A year ago I wrote down this note from the Art of Charm EP 392:
Loving your work is a right, not a privilege.
As an educator, I often wonder “How can we make schools a more attractive place to work?”
The pressure to increase test scores is often at odds to creating an exciting environment. It ignores the human side of education and reduces everyone to a number.
Teachers are not inspired to teach; they are scared to take a risk.
Students are not inspired to learn. Instead, “Will this be on the test” dominates their attention.
This lack of inspiration hurts everyone involved.
Taking a page out of James Altucher’s book, I offer a list.
“10 Ways Schools Could Be a More Attractive Place to Work.”
Feel free to share, critique, and comment below (or you can write your own list).
1. Celebrate the strengths and super-powers of your staff.
Communicate this consistently and constantly. Highlight what you love about your staff through memos, newsletters, videos, etc. Grab some additional amazing ways leaders appreciate their staff here.
2. Provide a ton of snacks, coffee, and tea that your people love.
For 3 summers I volunteered in Mthatha, South Africa to offer professional development to teachers and admin at the RUCC school.
I loved how twice a day the staff would break, congregating to share some coffee, tea, and snacks as well as great conversation. This built culture and brought the staff together. This happened twice each day!
They don’t just do this in a rural South African school. Here are 21 photos of the most impressive free food at Google.
3. Offer Unlimited Paid Time-Off (PTO).
This would obviously be hard to do in a school setting regarding teachers and admin, but you can take that idea and apply to other aspects of the job. What if districts got rid of furlough days and start paying people for holidays?
As a former teacher, instructional coach, and administrator, I believe teaching was the most demanding job I had. District leaders should figure out a way to better compensate these professionals instead of cutting corners to save a buck or two on the backs of these professionals.
4. Build in nap times.
According to Michael Hyatt, “Your virtual mentor,” naps are very beneficial. Naps bring one back to an alert frame of mind and help them be more productive. I have found that naps offer me the opportunity to “unplug” and then re-engage into the important work before me. Allowing school staff to take a break from already incredibly demanding jobs would give permission to unplug and to bring your best self back to your work and your students.
5. Design schools that are vibrant.
The first classroom I taught in had no windows. I didn’t stay at that school very long.
6. Get rid of grades for everything.
I’d love to see schools pursue more project based and problem based learning. Get rid of worksheets and putting a grade on everything. Replace them with portfolios and “do-overs.” Let kids learn from mistakes and discuss what they learned. Focus your attention on growth not a specific point in time.
Society needs problem solvers, not hoop-jumpers.
The paperwork and bureaucracy of a modern public school is maddening. Initiatives pushed down from central office are often totally disconnected from the day-to-day reality at the local school level. Many initiatives are awesome. Many are needed. The problem? Time is a finite resource and leadership rarely acknowledge this point. If you add something for a teacher to do, what are you willing to take away? You can’t have it all.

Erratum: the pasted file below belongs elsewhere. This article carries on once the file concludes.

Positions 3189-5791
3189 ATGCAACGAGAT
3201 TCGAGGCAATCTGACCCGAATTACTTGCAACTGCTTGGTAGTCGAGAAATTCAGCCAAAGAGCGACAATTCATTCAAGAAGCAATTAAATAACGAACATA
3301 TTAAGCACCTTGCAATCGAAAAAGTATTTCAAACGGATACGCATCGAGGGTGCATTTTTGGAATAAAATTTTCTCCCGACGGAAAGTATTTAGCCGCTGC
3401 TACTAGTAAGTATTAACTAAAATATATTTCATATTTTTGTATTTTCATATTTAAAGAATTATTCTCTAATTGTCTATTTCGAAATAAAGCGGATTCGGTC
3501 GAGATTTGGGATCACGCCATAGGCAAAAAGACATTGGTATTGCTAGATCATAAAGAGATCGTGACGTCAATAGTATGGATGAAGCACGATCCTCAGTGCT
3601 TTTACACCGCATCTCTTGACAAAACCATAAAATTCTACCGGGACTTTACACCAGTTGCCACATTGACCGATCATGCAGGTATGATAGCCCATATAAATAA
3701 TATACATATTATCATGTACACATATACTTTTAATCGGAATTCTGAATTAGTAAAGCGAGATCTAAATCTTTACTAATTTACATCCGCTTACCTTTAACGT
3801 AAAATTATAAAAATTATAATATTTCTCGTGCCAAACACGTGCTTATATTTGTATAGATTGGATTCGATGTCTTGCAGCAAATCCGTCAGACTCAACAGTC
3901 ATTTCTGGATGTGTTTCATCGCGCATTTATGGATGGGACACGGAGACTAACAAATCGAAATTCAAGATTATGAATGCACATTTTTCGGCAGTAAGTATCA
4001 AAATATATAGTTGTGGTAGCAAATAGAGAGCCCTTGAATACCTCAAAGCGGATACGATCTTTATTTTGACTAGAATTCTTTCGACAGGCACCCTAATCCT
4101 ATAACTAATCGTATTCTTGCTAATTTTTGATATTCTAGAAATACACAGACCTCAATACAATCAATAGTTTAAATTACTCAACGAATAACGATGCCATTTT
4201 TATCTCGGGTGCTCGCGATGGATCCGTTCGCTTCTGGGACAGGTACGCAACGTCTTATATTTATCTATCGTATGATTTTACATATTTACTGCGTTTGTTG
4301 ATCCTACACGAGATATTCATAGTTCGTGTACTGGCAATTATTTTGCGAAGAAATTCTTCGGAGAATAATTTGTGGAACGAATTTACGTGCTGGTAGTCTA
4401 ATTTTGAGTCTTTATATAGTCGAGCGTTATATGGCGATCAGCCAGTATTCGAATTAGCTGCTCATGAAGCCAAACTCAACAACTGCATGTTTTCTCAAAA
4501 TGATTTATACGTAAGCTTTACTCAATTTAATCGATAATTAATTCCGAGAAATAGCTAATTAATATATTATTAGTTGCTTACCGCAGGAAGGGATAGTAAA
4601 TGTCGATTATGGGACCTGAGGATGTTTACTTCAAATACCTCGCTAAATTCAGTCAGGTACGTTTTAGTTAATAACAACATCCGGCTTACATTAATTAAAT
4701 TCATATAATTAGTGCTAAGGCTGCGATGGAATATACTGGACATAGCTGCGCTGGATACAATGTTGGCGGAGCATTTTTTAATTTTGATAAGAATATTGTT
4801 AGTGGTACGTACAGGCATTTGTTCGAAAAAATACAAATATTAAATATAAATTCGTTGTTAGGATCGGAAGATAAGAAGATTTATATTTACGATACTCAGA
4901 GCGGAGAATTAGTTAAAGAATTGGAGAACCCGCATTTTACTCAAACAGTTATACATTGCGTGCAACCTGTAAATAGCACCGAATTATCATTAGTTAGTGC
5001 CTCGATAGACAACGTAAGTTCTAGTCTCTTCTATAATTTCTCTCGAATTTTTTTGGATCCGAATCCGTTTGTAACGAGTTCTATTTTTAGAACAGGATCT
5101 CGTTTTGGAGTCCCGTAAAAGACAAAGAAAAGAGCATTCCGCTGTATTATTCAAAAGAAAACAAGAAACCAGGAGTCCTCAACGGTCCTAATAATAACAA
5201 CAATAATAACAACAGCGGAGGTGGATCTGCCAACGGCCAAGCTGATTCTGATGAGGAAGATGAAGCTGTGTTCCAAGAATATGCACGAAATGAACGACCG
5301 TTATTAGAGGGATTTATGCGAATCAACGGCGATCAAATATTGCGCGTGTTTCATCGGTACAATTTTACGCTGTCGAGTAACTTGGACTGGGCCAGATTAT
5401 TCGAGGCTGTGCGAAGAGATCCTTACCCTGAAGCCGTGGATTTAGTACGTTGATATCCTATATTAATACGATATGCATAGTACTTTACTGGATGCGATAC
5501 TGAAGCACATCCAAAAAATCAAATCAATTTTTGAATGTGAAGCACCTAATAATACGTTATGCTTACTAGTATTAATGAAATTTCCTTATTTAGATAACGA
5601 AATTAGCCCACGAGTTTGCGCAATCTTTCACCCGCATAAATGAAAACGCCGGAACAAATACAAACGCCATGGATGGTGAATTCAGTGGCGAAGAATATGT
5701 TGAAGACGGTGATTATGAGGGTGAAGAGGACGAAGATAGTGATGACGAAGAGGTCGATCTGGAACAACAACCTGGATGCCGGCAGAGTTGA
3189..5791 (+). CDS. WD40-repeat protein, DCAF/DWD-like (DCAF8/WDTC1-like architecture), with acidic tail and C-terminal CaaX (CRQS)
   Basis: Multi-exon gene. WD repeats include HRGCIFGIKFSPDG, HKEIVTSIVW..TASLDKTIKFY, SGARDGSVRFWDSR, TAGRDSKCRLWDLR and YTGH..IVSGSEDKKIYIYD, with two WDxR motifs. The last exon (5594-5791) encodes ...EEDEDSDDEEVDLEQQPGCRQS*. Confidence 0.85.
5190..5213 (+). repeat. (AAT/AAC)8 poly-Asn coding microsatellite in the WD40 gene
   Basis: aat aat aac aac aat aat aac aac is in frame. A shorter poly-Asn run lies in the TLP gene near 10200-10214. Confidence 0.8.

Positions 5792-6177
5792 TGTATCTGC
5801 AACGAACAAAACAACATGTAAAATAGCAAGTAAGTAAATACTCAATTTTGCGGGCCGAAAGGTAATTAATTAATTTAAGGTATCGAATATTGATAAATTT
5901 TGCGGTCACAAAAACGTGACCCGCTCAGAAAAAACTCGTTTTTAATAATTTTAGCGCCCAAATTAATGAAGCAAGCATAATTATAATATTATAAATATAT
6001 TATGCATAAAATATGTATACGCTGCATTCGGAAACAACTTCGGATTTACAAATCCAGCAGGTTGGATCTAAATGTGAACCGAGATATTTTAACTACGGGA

As a business owner I approach every new opportunity this way. For me to say “Yes,” a new opportunity has to be aligned to my mission, vision, and values. Then, I look at my calendar. If I add this opportunity, what will I take away? Too much salt is a bad thing. Sometimes the best form of addition is actually subtraction. It really is that easy.
8. Chase personal goals.
Our teacher evaluation system is broken. I love explaining to my small business friends how we evaluate teachers. An evaluation model based on the Danielson Framework produces an astronomical amount of paperwork… and it is a waste of time.
I will concede that new evaluation systems are an improvement over simple checklists that most districts used in the past. But now the pendulum has swung the other way and it takes … too … long. Teachers should be encouraged to chase personal and meaningful goals that will both benefit them and their students. Simplify the evaluative process. Did the teacher meet their goal? Did the school leadership support the teacher in pursuit of her goal? If the goal was not met, what do we do as a result. If it was met … time to celebrate!
9. Provide real coaching and development opportunities.
Coaching is often only provided as a last-ditch effort to develop a poor teacher. Instead of focusing on the teachers that don’t cut it already. What if we focused on supporting amazing teachers and helped them grow from good to great? Schools need to find a way to put effective teachers in a coaching role with their peers. This could be a game changer.
10. Shorten the school day and school year.
When I worked in Chicago, Mayor Rahm Emmanuel did the opposite. At the time, Chicago had the shortest school day and year in the entire nation. As a new mayor, this was a smart political move. It looked good in the news. The only problem is that a longer school day and year doesn’t equal a better outcome. If I have a terrible recipe for chocolate chip cookies, the cookies still suck even if I bake 10x the amount. Better quality time and instruction is what is needed. Finland is often seen as the best educated nation. I find it ironic that it has the most recess too.
So what did you think? Could these 10 ideas make schools a more attractive place to work? Comment below and share!
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